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Requirements for drug-free working

June 1st, 2008 / By: / Safety & Codes

Your requirements under U.S. drug and alcohol regulations.

Despite today’s glamorization of drug culture, the use of drugs or alcohol at work can pose serious safety risks, especially in the tent rental industry. Employers may be reluctant to deal with employees’ potential drug and alcohol use in the workplace. But are U.S. employers required under OSHA regulations to enforce a drug and alcohol-free workplace? No—at least most employers aren’t. However, OSHA does strongly recommend that employers have drug-free policies in place, and any employed drivers of yours will have to remain drug-free under U.S. Department of Transport (DOT) regulations.

“We are bound by Title 8 regulations,” says Dan Leiner, area manager for Cal/OSHA Consultation Services in Van Nuys, Calif. “What’s in there is what we can enforce.” And, Leiner says, requirements for a drug-free workplace are not covered by the regulations. This means that OSHA cannot issue citations for any drug or alcohol-related problems, because they wouldn’t classify as a violation of the state’s Title 8.

Rules do differ between states, but the majority of states choose to mirror the federal OSHA regulations, which do not stipulate that employers provide a drug or alcohol-free workplace. “State regulations have to be equal to or more stringent than the federal regulations,” Leiner says.

The only exception to this rulethat applies to the tent industry, according to information from George Chartier in the OSHA Com-munications office, is a standard adopted by the state of Washington. This standard (WAC 296-800-11025) requires that all employers prohibit alcohol and narcotics from the workplace, and it also requires them to prohibit employees under the influence of alcohol or narcotics from the work site.

So, in all states except Washington, OSHA could not order drug tests during an inspection on your work site, because any violation would not be covered by the enforcement powers of OSHA. But certainly drug-free working is safer working, and OSHA strongly supports this premise. “We encourage employers to have a drug-free workplace,” Leiner says. “That should be part of their policies and procedures.”

Although not required by OSHA, drug-free workplaces are certainly a necessity in today’s culture. Statistics from the Department of Labor indicate that 10.2 million or 76 percent of illicit drug users worked full or part time in 2001. In addition, between 10 and 20 percent of U.S. workers who die on the job test positive for alcohol or other drugs.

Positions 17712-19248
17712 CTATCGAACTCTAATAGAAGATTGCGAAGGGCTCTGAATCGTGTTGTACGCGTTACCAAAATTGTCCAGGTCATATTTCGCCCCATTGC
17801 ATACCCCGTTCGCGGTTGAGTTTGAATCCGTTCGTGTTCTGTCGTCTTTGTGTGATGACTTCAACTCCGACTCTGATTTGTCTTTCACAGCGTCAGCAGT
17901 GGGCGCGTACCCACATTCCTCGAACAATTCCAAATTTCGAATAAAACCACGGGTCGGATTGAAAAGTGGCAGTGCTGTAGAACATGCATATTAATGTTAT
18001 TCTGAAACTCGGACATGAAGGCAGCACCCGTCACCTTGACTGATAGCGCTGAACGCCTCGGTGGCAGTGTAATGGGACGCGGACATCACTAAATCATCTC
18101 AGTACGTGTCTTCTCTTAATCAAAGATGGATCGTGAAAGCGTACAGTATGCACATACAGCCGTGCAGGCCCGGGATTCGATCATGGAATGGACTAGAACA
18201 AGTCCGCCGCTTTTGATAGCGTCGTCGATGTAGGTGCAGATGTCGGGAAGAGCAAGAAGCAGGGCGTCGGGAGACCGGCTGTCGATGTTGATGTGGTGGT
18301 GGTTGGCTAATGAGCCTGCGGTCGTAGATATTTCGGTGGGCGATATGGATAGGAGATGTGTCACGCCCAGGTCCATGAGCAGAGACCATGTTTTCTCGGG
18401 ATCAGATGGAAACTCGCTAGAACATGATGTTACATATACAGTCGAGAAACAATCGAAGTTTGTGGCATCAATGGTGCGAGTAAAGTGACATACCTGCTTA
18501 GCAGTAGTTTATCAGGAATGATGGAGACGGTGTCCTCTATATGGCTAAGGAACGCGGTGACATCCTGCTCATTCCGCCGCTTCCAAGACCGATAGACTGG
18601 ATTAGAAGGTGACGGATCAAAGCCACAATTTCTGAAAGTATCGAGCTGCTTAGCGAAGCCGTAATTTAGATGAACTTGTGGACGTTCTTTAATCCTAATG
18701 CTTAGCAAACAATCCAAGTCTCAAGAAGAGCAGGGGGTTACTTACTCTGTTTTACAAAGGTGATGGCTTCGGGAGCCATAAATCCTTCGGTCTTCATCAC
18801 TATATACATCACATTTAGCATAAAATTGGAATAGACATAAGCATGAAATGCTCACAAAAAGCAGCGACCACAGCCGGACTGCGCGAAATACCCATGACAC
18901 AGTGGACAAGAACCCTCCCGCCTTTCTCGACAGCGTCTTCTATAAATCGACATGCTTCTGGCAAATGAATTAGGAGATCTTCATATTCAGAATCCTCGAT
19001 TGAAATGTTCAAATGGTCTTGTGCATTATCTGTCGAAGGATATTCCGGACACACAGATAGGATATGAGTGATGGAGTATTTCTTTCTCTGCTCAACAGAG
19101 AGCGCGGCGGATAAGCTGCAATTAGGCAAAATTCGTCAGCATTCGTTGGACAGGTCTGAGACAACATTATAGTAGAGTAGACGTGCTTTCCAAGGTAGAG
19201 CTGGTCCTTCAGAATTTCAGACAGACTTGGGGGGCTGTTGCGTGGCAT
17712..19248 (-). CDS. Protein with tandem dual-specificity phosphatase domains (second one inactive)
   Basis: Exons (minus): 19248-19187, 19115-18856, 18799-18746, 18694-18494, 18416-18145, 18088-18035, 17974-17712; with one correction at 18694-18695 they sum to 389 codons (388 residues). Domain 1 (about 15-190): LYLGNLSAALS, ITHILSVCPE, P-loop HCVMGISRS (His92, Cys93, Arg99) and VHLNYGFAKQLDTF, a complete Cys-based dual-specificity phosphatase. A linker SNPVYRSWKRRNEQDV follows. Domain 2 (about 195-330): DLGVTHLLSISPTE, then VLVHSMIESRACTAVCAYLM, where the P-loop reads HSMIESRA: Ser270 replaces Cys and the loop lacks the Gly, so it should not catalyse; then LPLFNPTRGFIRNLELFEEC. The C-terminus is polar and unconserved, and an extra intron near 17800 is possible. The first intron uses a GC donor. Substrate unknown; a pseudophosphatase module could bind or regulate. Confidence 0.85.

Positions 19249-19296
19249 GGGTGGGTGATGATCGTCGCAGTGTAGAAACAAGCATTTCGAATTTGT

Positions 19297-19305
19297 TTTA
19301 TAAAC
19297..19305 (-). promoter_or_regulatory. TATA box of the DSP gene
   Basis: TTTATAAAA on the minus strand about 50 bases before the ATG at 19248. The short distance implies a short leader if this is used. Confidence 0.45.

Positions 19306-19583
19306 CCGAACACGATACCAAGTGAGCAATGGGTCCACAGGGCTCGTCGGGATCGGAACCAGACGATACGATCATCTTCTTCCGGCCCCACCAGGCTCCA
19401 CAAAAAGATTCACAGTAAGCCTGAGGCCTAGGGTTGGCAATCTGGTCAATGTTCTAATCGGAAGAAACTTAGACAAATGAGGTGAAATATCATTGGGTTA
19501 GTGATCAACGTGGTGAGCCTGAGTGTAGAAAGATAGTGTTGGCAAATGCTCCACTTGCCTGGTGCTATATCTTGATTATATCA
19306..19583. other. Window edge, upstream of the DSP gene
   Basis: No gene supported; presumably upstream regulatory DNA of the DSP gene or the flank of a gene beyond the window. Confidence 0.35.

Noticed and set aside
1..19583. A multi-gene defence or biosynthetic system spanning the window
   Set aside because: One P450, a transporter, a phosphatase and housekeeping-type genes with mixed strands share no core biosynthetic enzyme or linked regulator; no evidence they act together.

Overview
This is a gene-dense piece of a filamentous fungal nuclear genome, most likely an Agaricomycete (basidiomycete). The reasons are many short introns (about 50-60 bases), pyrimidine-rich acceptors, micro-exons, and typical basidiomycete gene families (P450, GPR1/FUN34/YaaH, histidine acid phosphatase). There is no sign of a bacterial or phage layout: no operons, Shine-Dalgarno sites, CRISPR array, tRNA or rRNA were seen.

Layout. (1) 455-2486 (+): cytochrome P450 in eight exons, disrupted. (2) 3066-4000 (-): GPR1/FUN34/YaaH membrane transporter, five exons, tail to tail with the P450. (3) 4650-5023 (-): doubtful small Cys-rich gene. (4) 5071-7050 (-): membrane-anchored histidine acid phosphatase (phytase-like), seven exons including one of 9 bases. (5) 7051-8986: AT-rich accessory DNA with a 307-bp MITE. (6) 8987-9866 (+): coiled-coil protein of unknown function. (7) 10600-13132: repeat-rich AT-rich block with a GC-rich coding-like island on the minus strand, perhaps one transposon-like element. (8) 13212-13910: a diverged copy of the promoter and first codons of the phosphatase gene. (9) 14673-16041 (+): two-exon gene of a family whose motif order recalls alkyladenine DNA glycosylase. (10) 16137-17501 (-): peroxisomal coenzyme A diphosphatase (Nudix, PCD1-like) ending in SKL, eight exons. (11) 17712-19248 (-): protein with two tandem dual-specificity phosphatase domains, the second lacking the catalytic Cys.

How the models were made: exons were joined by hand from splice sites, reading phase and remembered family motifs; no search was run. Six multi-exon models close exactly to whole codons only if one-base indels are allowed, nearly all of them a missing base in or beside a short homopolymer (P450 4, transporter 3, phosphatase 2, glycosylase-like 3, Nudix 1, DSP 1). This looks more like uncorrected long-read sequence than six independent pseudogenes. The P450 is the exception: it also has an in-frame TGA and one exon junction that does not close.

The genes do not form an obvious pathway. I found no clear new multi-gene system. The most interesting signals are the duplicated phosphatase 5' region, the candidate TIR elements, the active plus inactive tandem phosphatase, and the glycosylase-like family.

OSHA recommends implementing a drug-free workplace program that includes a solid policy, supervisor training, employee education, employee assistance and drug testing. Effective drug free workplace policies generally should include details of why the policy is being implemented, a clear description of prohibited behaviors and an explanation of consequences for violating the policy. If you’re planning to implement drug testing, Leiner notes that any drug testing policies should be drawn up with the help of an attorney, to ensure that employees’ rights are duly protected.

For those who have drivers on their payroll, drug testing is not an option: it’s a legal obligation. Although OSHA doesn’t issue citations for working under the influence, the DOT has no problems doing so. Under the 49 Code of Federal Regulations (CFR) Parts 40 and 382, employees who hold commercial drivers’ licenses and operate a commercial motor vehicle (CMV) in any state are prohibited from using drugs or alcohol while performing their “safety-sensitive” duties (i.e. driving). According to the DOT Web site, vehicles covered by the regulation are considered CMVs if they have a gross vehicle weight rating or gross combination weight rating of 26,001 lbs or more.

The regulations state that drivers should not report for duty with a blood alcohol concentration of 0.04 or higher, and that drivers should not perform safety-sensitive functions within four hours of using alcohol. Employers are required under the law to conduct random tests for alcohol 10 percent of the time, and 50 percent of the time for controlled substances. These are the minimal requirements; you can test more often if you’d like.

The regulations also stipulate the use of post-accident testing for alcohol or drugs, and they state that employers must provide educational materials to their drivers before conducting any tests.

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